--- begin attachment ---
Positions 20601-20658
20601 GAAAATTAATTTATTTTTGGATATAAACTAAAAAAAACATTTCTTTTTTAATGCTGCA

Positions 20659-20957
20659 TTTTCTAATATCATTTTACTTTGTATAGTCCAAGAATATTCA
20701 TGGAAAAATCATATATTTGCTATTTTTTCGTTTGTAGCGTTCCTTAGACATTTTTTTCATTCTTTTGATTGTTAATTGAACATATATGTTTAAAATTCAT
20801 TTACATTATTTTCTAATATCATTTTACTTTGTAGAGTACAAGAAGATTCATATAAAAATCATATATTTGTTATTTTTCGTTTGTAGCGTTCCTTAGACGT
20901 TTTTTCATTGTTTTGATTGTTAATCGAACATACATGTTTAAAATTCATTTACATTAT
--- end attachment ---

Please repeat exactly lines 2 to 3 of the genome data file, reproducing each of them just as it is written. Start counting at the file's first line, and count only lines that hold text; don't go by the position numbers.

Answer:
20601 GAAAATTAATTTATTTTTGGATATAAACTAAAAAAAACATTTCTTTTTTAATGCTGCA

Positions 20659-20957